Passepartout is all about documentaries and visual stuff I find worth seeing.

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IDFA 2015: Some Documentaries You Might Want to See // Part II

People often ask me what recent documentaries I’ve seen and what I recommend them to see. When they ask me that, my first question to them is what are you looking for? What interests you in general and what kind of stories do you like? Personally, I have an interest in what’s new in general in the documentary world, what’s fresh from the oven and what’s different. But of course, I also have my specific interests in certain subjects. But beyond personal preferences of different kinds, I do think there are films that go beyond their particular circumstances to reach something universal. Something that’s important for all of us and something that we can all relate to. Those films are often unforgettable and these three films I’ve seen at last edition of IDFA are of this particular ‘breed’.

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The Way of the Reindeer: photos of the Mongolian Dukha people

It looks romantic but it’s actually a really tough harsh life. So tough and so harsh that it’s actually disappearing. The Dukha people live in the North of Mongolia and they domesticated reindeer but the current population is now estimated between 200 and 400 people. Many moved to the cities and the herds diminished. The remaining people make most of their money from tourists buying their crafts and riding the reindeer. Hamid Sardar-Afkhami documented the life of this shrinking community in these beautiful and poetic images.

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Nature and freedom: Antoine Bruy’s photos of Europeans living off the grid

I don’t like jokes about husbands and wives, and I don’t like comments about dreadful Monday mornings and happy Friday afternoons. Yet, here I am, pretty sleepy and confused on a Monday morning, sitting in my office, dragging myself through the hours, wanting to be somewhere outside instead of here. And it’s in this kind of moments – sometimes powerful, sometimes just a thought – when opting out sounds free and romantic and natural. Sounds like the way it should be. And I’m not alone in this.

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Reenacting love: a photographer’s reflection on her past relationships

Jeniffer McClure‘s series You Who Never Arrived is a collection of photos reflecting her past relationships. And while I deeply felt for this series of women wearing the t-shirts of their lost lovers, and I could empathize with Laura Steven’s imagines reflecting the stages of letting go a relationship, You Who Never Arrived feels more emotionally complex. The photos are staged in hotel rooms, the men are friends and acquaintances, and taking this photos was for the photographer a process of understanding and letting go her own misunderstood emotional past. The project caught my eye because the photos are good and so painfully personal, but not only because of that. Recalling my past relationships trying to understand what went wrong is something completely foreign to me. While I can feel the pain and the discoveries this close look at the past can bring, the series made me realize I feel no need to reprocess any of my past relationships, and I also don’t think of them as ‘failed’.  They are not failed, they somehow organically reached a natural end, and I feel it was no one’s fault.

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Have you ever heard of Svalbard and its Soviet ghost town called Pyramid?

I have been watching a total of six films over the weekend. Three of them were documentaries. One of them was about a place you most likely never heard of: have you ever heard of Svalbard, this Norwegian island archipelago somewhere close to the Arctic? It is a largely frozen place populated by few people and way more polar bears, and the starting point of many expeditions to the Arctic. After seeing a short, informative and rather awkward TV documentary about the Russian community there (see the bottom of the page), I realized I heard about this place before, when I read about Pyramid, a Soviet town that used to represent the ideal communist community. The town is now abandoned.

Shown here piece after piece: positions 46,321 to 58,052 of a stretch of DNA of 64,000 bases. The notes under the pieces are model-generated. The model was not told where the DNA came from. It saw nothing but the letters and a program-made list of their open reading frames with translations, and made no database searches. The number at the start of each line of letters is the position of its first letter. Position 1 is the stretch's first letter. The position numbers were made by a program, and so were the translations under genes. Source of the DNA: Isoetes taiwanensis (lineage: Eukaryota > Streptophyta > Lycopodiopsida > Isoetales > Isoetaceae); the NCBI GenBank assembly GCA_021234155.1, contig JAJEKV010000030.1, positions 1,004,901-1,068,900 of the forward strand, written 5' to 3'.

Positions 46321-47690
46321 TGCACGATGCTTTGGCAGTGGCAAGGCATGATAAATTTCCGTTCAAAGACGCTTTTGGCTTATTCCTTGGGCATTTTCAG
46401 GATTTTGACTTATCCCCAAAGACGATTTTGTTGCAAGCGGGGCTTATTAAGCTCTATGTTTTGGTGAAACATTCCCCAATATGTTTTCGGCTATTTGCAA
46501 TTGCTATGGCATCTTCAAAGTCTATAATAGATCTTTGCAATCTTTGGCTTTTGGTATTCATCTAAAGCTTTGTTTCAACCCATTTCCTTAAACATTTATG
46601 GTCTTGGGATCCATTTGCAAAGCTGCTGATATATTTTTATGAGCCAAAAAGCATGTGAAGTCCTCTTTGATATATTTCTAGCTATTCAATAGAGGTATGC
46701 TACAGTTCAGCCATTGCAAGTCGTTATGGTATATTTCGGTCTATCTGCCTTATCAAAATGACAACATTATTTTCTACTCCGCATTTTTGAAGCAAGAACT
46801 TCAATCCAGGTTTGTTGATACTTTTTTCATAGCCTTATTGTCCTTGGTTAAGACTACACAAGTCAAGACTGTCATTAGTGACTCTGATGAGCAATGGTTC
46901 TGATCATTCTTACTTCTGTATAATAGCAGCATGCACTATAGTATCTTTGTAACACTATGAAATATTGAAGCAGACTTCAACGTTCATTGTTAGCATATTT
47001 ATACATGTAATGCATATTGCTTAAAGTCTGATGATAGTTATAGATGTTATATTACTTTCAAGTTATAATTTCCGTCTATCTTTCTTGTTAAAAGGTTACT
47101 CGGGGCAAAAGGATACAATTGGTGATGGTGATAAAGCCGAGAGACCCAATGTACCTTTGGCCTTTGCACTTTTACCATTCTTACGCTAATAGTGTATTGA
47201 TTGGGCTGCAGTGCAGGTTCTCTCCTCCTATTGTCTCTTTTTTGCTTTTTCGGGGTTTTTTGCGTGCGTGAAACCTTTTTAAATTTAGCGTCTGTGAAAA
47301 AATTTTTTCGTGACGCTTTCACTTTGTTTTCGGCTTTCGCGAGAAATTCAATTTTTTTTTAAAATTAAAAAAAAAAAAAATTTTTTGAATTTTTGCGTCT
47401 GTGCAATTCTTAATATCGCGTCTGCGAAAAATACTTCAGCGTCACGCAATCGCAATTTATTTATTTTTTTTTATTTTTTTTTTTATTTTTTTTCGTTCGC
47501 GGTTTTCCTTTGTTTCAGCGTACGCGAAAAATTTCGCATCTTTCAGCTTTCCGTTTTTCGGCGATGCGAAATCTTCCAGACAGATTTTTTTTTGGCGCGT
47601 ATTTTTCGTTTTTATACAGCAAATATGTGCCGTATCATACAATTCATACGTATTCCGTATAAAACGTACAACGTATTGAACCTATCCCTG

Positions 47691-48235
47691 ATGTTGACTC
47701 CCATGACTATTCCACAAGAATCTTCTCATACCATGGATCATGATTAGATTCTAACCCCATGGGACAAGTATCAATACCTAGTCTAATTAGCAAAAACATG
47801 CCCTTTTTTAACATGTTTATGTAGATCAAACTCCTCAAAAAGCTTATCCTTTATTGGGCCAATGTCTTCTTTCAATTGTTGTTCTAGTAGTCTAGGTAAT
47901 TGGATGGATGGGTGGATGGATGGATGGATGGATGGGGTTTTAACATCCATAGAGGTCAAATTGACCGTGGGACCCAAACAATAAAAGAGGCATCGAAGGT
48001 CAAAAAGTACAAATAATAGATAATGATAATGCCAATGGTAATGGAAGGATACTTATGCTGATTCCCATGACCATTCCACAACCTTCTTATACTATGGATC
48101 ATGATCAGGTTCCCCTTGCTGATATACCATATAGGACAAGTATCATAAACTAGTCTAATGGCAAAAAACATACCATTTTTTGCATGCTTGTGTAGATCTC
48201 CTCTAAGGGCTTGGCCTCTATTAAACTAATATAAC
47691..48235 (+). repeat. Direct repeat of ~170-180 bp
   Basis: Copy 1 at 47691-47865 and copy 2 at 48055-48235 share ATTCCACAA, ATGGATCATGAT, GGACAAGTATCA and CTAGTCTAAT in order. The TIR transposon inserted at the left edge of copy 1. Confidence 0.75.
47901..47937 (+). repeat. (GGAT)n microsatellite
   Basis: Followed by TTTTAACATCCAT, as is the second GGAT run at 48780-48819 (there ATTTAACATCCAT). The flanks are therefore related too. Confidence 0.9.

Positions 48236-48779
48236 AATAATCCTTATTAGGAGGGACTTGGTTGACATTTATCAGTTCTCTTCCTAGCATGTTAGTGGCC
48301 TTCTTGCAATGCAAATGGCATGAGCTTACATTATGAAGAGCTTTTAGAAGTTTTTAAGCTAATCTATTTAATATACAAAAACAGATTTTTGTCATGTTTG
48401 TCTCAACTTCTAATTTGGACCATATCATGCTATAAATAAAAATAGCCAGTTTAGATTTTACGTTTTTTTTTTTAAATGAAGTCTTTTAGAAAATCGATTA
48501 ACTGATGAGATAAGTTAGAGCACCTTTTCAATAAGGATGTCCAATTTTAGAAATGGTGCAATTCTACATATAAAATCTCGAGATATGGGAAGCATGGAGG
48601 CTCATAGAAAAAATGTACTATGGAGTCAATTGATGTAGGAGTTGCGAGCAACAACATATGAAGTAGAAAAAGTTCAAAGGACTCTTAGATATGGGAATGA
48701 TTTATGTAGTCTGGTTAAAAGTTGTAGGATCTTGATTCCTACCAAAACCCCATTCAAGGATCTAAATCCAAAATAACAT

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From grandma with love: a photo series of grandmas and the special food they make

I stared at these photos for quite some time because they’re such a warm illustration of human diversity and culture. Gabriele Galimberti’s series In Her Kitschen is like a thank you note for all grandmas and such a complex illustration of traditions, social customs (some grandmas are really young, for example) and the table atmosphere in different countries. More than that, for sure we all recognize the comfort of food, and unless your grandma is or was an evil witch, it’s most likely that thinking of her and her food is comforting and brings some nostalgia.

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The comfort of taking a break from being you: Tom Broadbent’s portraits of Furries in their homes

What you do when you’re a Furry is that you dress up as a fluffy character and you meet up with other fluffy characters and you chat and have and hang around. You can also do other things, like you dress up as a fluffy character and then go fishing, or cut a leek or iron your stuff. What you don’t do is two things: reveal your identity and talk to journalists. I think there’s something liberating in being a cartoon and I am currently looking for something liberating, so I am considering becoming a Furry journalist, perhaps I’d be the first ever. And perhaps Tom Broadbent will add me to his collection of photos of people who like to dress up like this.

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Last day of 2014.

I’m ready. Ready for two things: to go back to The Netherlands (in a couple of hours) and to start 2015 (in just a little bit more than a couple of hours). The first thing is almost completely true. I am in a hotel room in Bucharest, everything is white outside and it’s sunny and I’m feeling I could be here just a little bit longer, but it somehow feels that 2015 has to start home in The Netherlands. I don’t know why, perhaps because most of my life is now there.

I don’t believe in New Years resolutions, I think they’re bound to fail because they’re rooted in the temporary feeling of a ‘new chance’, a new start and they usually don’t start with self-acceptance but with a hyper drive to revolutionize ourselves. And I don’t believe we need that. But I do believe in deciding to live something new and something different, whether you begin that on the 1st of January or on the 20th of September. And I hope this year will bring some of those de-clicks when changes feel right.